The Lines We Cross

When Michael sees Mina, it's love at first sight. Unfortunately, they're on opposite sides of an immigration protest at the time. Michael is with his father, the founder of an anti-immigration, anti-Muslim group called Aussie Values. Mina, who escaped Afghanistan with her mother, is holding a sign that says "It's Not Illegal to Seek Asylum." The next day, Michael sees her again, because Mina has moved to the North Shore of Sydney to attend 11th grade at the same private school he does. Though they clash in their first shared class and argue each time they see each other, a crush develops as they spend more time together, confusing both of them. Their arguments inspire Michael to question his family's beliefs, but Mina remains protective of her family and hesitant to trust him. Although their conversations are serious, a healthy dose of humor and their cautious romance brings both Michael and Mina to life. "Can you actually die of a brain aneurysm through overanalyzing whether your date is, in fact, a date?" asks Mina, and Michael is equally unsure.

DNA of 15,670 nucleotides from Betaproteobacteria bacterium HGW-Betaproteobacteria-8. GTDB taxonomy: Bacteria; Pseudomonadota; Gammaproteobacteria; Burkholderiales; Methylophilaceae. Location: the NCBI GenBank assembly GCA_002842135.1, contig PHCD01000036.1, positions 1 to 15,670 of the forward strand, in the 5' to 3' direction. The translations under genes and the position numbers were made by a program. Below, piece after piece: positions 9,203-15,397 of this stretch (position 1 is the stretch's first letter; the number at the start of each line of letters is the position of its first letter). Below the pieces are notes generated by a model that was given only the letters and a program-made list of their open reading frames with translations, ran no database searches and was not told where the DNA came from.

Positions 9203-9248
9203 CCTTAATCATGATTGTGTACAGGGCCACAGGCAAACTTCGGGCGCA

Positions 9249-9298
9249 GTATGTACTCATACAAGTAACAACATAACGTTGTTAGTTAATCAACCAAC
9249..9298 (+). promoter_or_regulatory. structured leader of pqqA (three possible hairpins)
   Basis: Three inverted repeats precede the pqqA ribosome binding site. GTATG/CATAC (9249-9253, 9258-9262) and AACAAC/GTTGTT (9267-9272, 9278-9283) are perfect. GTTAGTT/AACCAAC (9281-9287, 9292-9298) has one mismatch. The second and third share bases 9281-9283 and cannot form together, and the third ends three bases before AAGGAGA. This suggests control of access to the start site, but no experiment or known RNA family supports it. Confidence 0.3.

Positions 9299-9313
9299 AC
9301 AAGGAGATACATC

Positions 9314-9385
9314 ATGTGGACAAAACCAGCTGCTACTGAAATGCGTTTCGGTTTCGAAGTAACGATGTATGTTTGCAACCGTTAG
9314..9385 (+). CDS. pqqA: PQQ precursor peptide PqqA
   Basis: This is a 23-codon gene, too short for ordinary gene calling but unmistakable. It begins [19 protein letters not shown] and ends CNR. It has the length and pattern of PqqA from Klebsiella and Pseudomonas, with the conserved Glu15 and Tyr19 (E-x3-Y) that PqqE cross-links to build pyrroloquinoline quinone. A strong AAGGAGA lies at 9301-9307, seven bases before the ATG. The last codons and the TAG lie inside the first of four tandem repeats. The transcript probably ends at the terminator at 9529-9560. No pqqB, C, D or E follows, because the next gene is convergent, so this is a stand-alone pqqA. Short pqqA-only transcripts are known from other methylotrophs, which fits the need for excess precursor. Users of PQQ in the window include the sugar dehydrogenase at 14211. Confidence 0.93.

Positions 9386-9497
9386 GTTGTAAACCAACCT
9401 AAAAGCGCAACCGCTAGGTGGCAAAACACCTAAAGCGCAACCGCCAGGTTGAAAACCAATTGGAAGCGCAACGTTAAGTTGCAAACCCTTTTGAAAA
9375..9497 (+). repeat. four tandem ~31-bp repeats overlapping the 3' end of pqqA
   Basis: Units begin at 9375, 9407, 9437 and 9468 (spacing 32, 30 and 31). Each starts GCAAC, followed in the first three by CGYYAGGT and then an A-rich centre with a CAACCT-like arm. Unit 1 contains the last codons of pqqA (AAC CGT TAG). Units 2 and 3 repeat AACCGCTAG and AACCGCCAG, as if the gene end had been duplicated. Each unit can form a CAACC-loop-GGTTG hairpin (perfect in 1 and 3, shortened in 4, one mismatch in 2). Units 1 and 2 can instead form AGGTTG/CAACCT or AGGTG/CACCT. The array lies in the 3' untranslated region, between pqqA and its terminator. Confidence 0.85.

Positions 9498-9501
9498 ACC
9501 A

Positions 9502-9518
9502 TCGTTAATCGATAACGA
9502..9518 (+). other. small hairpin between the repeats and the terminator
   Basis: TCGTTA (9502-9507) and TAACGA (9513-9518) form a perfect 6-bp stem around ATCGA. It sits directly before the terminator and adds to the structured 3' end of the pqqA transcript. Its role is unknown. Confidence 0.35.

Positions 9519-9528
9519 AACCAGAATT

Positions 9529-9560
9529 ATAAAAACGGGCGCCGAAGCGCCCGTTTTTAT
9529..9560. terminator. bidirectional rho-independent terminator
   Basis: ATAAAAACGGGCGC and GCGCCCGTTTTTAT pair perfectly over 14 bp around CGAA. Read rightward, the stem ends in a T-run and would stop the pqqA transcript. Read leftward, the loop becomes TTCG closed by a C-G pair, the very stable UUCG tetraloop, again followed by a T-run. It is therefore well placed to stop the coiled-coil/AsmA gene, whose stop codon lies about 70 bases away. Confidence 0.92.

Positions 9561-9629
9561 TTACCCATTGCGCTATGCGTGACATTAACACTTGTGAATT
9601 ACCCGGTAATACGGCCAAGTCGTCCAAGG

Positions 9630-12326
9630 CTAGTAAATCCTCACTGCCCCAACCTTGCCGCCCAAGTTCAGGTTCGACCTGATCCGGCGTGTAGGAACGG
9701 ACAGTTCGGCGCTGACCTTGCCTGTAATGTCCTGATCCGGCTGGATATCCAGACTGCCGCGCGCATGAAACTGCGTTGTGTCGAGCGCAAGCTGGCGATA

In alternating chapters, Australian author Abdel-Fattah (Does My Head Look Big in This?; Ten Things I Hate About Me) provides two thoughtful points of view, avoiding cliché or easy answers. As Mina relives flashbacks from her arduous journey to Australia and Michael confronts his parents, Abdel-Fattah's writing brings their struggles to life with compassion. Teen readers will learn from Mina and Michael's experiences even as they swoon over the sweet love story at the book's heart. --Stephanie Anderson, assistant director for public services, Darien Library (Conn.)

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